Coinciding with International Women's Day, The Bailey's Prize For Fiction longlist was announced on Tuesday.
The eagerly-anticipated prize, now in its 20th year, was established to celebrate and promote international fiction by women to the widest range of readers possible.
Awarded for the best novel of the year written by a woman, any woman writing in English – whatever her nationality, country of residence, age or subject matter – is eligible.
This year’s longlist honours both new and well-established writers; over half the longlist is occupied by first novels alongside four previously shortlisted authors. Seven nationalities are represented including the first Zimbabwean author to be longlisted for the Prize.
Known from 1996 to 2012 as the Orange Prize for Fiction, the Women's Prize for Fiction was privately supported in 2013. In June 2013, the prize announced a three-year partnership with Baileys, which was extended in 2016.
The winner will receive a cheque for £30,000 and a limited edition bronze known as a ‘Bessie’, created and donated by the artist Grizel Niven. Both are anonymously endowed.
The winner will be announced at an awards ceremony to be held in The Clore Ballroom at the Royal Festival Hall on 8 June 2016.
Judges for this year are Margaret Mountford (chair), lawyer and businesswoman; Naga Munchetty, broadcast journalist; Laurie Penny, writer and journalist; Elif Shafak, author; Tracey Thorn, writer and singer.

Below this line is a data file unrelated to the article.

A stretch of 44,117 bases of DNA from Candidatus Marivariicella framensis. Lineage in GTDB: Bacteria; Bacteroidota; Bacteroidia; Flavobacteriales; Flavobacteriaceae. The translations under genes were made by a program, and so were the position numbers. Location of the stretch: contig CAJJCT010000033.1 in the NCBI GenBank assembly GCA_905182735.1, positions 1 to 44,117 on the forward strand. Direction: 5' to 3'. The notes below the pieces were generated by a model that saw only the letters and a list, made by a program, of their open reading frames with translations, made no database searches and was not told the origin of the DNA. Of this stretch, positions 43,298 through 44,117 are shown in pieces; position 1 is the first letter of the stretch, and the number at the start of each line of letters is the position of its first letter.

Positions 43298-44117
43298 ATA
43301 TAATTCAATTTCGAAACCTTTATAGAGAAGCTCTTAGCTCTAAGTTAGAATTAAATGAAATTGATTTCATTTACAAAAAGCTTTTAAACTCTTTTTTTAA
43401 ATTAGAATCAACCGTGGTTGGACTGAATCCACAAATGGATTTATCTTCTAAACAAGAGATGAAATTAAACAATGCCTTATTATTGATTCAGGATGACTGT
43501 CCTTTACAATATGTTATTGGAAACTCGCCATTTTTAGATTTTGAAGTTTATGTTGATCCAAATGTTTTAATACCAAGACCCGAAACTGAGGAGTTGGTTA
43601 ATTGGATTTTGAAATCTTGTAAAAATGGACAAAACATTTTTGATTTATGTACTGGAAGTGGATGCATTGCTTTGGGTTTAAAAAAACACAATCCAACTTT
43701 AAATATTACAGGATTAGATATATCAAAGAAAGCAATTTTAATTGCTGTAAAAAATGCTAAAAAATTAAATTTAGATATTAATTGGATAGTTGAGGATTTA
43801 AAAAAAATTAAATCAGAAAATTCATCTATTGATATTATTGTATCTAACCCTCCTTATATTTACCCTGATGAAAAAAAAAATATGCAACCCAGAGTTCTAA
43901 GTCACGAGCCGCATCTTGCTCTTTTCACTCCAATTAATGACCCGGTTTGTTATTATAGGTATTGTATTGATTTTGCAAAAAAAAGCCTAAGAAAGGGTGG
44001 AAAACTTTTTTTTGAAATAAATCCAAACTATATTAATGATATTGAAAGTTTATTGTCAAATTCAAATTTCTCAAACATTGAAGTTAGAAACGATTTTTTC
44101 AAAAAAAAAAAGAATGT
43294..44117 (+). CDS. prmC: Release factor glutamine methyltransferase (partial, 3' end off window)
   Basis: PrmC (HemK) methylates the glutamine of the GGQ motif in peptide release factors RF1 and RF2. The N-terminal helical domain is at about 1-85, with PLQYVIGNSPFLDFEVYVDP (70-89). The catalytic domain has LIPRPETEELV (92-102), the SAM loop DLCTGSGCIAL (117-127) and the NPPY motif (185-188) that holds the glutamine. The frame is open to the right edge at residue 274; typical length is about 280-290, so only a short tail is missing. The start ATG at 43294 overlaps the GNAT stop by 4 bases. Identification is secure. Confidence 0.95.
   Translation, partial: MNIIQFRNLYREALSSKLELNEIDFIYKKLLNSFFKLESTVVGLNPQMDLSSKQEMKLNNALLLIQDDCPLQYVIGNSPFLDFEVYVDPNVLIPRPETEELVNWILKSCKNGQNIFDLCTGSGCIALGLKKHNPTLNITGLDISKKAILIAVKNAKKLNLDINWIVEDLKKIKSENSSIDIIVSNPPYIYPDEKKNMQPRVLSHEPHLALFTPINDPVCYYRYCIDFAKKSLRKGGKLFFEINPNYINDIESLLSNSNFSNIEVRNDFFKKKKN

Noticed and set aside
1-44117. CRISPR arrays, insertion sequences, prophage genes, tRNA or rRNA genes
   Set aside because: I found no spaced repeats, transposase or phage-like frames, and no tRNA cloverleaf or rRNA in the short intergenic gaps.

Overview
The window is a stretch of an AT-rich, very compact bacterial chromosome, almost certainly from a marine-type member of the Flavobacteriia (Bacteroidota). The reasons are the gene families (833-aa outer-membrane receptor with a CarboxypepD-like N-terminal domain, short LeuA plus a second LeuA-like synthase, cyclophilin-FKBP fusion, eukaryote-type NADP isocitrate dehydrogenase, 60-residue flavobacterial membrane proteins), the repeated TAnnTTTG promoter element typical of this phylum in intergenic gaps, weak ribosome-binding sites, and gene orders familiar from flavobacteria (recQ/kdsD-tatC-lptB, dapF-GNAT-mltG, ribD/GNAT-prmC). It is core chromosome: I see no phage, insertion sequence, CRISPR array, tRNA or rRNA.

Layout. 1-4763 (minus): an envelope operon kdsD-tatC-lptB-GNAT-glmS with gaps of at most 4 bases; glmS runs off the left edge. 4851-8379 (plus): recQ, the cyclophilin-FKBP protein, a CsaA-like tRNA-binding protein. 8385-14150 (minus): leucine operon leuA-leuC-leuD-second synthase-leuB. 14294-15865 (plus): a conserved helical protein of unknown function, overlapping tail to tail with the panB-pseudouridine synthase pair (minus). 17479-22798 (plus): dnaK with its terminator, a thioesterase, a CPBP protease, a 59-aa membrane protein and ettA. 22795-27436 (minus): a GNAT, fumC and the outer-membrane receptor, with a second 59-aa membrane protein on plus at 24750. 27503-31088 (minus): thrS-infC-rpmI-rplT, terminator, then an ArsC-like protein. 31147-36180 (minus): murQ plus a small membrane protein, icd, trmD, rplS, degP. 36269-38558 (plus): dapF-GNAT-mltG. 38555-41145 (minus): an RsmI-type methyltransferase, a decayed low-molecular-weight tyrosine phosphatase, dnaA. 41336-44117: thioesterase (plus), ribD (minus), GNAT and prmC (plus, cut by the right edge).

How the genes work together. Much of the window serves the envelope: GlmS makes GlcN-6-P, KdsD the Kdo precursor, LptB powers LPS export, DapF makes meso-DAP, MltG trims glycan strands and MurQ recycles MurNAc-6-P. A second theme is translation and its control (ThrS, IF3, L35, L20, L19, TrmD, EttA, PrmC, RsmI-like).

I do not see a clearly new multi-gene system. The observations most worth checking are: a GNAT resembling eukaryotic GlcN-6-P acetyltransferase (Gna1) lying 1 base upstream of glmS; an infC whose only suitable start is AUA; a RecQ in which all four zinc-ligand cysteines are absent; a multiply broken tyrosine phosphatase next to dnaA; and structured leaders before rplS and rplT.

Previous winners include – Ali Smith for How to be Both (2015), Eimear McBride for A Girl is a Half-formed Thing (2014), A.M. Homes for May We Be Forgiven (2013), Madeline Miller for The Song of Achilles (2012), Téa Obreht for The Tiger’s Wife (2011), Barbara Kingsolver for The Lacuna (2010), Marilynne Robinson for Home (2009), Rose Tremain for The Road Home (2008), Chimamanda Ngozi Adichie for Half of a Yellow Sun (2007), Zadie Smith for On Beauty (2006), Lionel Shriver for We Need to Talk About Kevin (2005), Andrea Levy for Small Island (2004), Valerie Martin for Property (2003), Ann Patchett for Bel Canto (2002), Kate Grenville for The Idea of Perfection (2001), Linda Grant for When I Lived in Modern Times (2000), Suzanne Berne for A Crime in the Neighbourhood (1999), Carol Shields for Larry’s Party (1998), Anne Michaels for Fugitive Pieces (1997), and Helen Dunmore for A Spell of Winter (1996).
The 2016 Baileys prize longlist
God In Ruins by Kate Atkinson (UK)
Rush Oh! by Shirley Barrett (Australia)
Ruby by Cynthia Bond (US)
The Secret Chord by Geraldine Brooks (Australia/US)
The Long Way to a Small Angry Planet by Becky Chambers (US)
A Dictionary of Mutual Understanding by Jackie Copleton (UK)
Whispering Through a Megaphone by Rachel Elliot (UK)
The Green Road by Anne Enright (Ireland)
The Book of Memory by Petina Gappah (Zimbabwe)
Gorsky by Vesna Goldsworthy (UK/Serbia)
The Anatomist’s Dream by Clio Gray (UK)
At Hawthorn Time by Melissa Harrison (UK)
Pleasantville by Attica Locke (US)
The Glorious Heresies by Lisa McInerney (Ireland)
The Portable Veblen by Elizabeth McKenzie (US)
Girl at War by Sara Nović (US)
The House on the Edge of the World by Julia Rochester (UK)
The Improbability of Love by Hannah Rothschild (UK)
My Name is Lucy Barton by Elizabeth Strout (US)
A Little Life by Hanya Yanagihara (US)
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